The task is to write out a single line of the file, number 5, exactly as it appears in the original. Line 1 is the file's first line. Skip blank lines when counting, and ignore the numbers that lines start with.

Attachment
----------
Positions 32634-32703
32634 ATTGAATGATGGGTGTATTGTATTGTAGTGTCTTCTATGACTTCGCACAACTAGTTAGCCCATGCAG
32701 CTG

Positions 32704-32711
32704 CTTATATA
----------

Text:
32704 CTTATATA